Benjamin Rush, the most celebrated doctor in the early United States, believed that the American Revolution had ushered in a golden age, not only in politics, but in health as well. “All the doors and windows of the temple of nature have been thrown open by . . . the late American revolution,” he wrote in a 1789 manual for young physicians.

When the fever came to Philadelphia in 1793, Rush remained in the city for the duration, treating the sick with a “therapy” involving massive bloodlettings. Writing to his wife, a far humbler Rush praised God for his own preservation and remarked, “What a bitter thing must sin be to deserve even such a punishment as a destroying pestilence.”

Both outbreaks also disproportionately affected the poor and marginalized. The effects of COVID-19 have mirrored racial and economic disparities in the United States—throughout the pandemic, racial minorities and economically disadvantaged have been much more likely to get the disease and to die from it. According to one estimate, the 65 million Americans who receive Medicaid assistance have been more than four times more likely to die from complications of COVID-19. This is because impoverished Americans often lack access to healthcare, they are more likely to work in crowded workplaces without recourse to remote options, and they tend to have pre-existing health conditions at higher frequencies.

Very similar disparities existed in the early republic. The printer Mathew Carey wrote a popular account of the 1793 epidemic in which he estimated that seven-eighths of those who died were poor. Carey implausibly blamed bad hygiene and loose morals.

Richard Allen and Absalom Jones, leading figures in Philadelphia’s Black community, came much closer to the mark in their Narrative of the Proceedings of the Black People, during the Late Awful Calamity (1794). Written in reply to Carey, who accused Black nurses of theft and profiteering, the Narrative emphasized the heroism of Black volunteers and called attention to a simple truth: unlike the wealthy and middling classes who fled the city at the first sign of disease, the poor had no choice but to remain. They also tended to live in the more densely populated waterfront, right where newly arrived mosquitoes hungrily swarmed. Finally, then as now, access to healthcare cost money, which meant that impoverished victims of yellow fever could not avail themselves of the nursing care that was, and still is, the best way to treat yellow fever.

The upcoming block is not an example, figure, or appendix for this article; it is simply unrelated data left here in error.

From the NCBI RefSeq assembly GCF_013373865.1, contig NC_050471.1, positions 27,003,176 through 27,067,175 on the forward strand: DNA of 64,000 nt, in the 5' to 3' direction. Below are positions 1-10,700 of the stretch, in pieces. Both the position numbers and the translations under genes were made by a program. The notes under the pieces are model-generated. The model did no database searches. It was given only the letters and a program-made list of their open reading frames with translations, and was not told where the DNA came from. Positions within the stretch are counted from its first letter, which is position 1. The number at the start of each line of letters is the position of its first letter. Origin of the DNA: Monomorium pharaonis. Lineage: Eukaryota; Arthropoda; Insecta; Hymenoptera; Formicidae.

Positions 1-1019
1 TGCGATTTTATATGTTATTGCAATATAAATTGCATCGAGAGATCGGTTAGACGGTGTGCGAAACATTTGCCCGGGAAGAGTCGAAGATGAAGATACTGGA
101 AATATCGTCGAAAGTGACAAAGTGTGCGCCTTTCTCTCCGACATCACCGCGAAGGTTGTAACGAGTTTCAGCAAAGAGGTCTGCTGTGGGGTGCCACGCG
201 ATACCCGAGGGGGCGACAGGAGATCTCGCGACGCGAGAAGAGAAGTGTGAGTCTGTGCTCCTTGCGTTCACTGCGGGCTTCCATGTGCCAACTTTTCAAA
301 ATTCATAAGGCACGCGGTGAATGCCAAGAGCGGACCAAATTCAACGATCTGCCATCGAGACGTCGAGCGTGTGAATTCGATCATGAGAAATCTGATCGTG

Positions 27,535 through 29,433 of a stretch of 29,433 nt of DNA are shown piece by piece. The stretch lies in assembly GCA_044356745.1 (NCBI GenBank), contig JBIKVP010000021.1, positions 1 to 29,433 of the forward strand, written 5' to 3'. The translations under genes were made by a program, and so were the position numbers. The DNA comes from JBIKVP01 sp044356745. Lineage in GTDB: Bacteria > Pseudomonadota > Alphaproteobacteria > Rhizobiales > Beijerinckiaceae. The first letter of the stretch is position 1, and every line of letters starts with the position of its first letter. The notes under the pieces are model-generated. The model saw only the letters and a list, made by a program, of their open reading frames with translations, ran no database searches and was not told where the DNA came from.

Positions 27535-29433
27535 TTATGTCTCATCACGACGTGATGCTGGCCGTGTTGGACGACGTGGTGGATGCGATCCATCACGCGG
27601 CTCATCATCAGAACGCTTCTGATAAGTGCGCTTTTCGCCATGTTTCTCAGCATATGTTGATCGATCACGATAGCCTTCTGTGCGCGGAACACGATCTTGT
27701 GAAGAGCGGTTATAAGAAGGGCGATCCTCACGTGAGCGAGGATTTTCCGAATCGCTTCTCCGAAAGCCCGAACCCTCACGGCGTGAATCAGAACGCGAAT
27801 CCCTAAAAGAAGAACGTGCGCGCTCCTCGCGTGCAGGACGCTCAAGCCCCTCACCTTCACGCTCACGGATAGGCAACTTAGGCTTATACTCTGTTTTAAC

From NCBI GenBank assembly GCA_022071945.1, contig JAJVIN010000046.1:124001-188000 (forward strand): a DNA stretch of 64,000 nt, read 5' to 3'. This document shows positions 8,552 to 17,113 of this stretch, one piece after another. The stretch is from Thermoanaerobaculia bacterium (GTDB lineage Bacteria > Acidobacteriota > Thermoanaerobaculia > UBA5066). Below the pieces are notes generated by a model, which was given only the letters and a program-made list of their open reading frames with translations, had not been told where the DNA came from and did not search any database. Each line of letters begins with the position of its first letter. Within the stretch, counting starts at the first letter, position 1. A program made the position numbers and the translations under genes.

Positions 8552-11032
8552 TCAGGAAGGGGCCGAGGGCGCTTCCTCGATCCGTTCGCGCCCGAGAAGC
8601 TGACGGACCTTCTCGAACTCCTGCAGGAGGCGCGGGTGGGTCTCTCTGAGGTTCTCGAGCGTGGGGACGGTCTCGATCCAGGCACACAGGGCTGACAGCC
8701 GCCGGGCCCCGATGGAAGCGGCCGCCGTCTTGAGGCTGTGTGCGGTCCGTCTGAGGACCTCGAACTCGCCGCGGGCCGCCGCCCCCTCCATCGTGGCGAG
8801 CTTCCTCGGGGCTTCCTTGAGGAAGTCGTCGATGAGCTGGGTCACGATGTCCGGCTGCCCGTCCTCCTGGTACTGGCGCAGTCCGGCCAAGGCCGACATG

Portraits of two clergymen

Left, Absalom Jones, portrait by Raphaelle Peale, 1810. Right, Richard Allen, lithograph by Albert Newsam, ca. 1850.

Both outbreaks also produced controversy—lots of it.

When yellow fever first struck, the nation’s doctors quickly divided into two schools of thought about its cause and prevention. One group, the localists, believed that yellow fever arose from the pestilential miasmas that emanated from dirt, decay, excrement, and all the other foul things that cities had to offer. They suggested that sanitary reform—essentially cleaning cities and supplying fresh drinking water—would solve the problem.

The other group, the contagionists, argued that yellow fever was imported by commercial vessels. They believed that quarantines and the regulation of trade would eradicate yellow fever from the ports. The acrimonious debate lasted for years, enveloping the public in a bitter feud that fractured trust in the medical community and exacerbated tensions in the young nation.

As it turns out, both sides were partially correct. Since A. aegypti prefers to breed in small, artificial containers of water—such as the rain barrels used to collect water in the 18th century—yellow fever was linked to urban conditions, as the localists insisted. At the same time, A. aegypti was a non-native species, and it died in the frosty mid-Atlantic winters; so the mosquitoes did have to be reimported each year before yellow fever could occur, as the contagionists claimed.

Illustration of a waterfront

Engraving of the Delaware River waterfront in Philadelphia, 1800, by William Birch.

While doctors of our time have achieved something close to unanimity on questions about the cause and prevention of COVID-19, that hasn’t kept Americans from forming their own ideas and debating them fiercely in the vast marketplace of ideas. Most everything about the disease has been doggedly contested, from where it originated (The Wuhan wet market or the Wuhan Institute of Virology? From bats? Pangolins? From shadowy government organizations? The deep state?) to what we should do about it (Shut down? Stay open? Wear masks? Take ivermectin? Get vaccines?).

The existence of such debates isn’t particularly remarkable, but the fact that these debates fell clearly along political lines is.

In the time of COVID-19, Democrats have favored stiff lockdown measures, mask mandates, and universal vaccinations; they have openly celebrated the authority of science, encouraging others to do so as well. Republicans have been more critical of the lockdown’s severity, they have been more receptive to vaccine skepticism, and they have shown greater reluctance to believe the “experts.”